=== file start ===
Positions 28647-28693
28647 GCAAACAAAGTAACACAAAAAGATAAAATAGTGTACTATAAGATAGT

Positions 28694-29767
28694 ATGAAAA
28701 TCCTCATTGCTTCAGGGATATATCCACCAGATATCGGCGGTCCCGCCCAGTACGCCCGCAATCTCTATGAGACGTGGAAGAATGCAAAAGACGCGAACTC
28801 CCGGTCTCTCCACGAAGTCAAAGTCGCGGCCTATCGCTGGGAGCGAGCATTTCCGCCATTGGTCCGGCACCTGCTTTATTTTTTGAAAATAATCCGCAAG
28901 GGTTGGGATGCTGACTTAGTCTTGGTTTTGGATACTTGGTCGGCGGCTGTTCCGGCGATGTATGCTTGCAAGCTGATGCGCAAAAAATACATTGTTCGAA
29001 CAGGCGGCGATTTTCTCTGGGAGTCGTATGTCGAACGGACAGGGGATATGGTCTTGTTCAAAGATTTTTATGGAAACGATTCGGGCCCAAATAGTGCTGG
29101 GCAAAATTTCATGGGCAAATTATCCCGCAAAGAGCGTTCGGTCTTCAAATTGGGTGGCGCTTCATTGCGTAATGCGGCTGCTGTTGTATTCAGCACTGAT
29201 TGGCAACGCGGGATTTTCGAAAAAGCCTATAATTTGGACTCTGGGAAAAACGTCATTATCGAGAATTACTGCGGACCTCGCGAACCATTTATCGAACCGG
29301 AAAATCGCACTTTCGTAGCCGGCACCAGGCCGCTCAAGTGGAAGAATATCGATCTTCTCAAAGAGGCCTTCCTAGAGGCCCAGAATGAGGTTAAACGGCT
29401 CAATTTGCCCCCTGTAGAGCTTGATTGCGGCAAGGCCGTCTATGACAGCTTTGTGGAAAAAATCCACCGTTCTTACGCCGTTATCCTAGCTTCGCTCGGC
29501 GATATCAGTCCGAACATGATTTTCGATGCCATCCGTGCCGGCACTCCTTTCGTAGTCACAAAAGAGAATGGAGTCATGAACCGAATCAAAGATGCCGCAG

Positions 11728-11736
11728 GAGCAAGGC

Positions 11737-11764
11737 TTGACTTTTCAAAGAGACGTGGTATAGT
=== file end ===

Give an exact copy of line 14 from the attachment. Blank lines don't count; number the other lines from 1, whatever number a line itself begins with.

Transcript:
Positions 11728-11736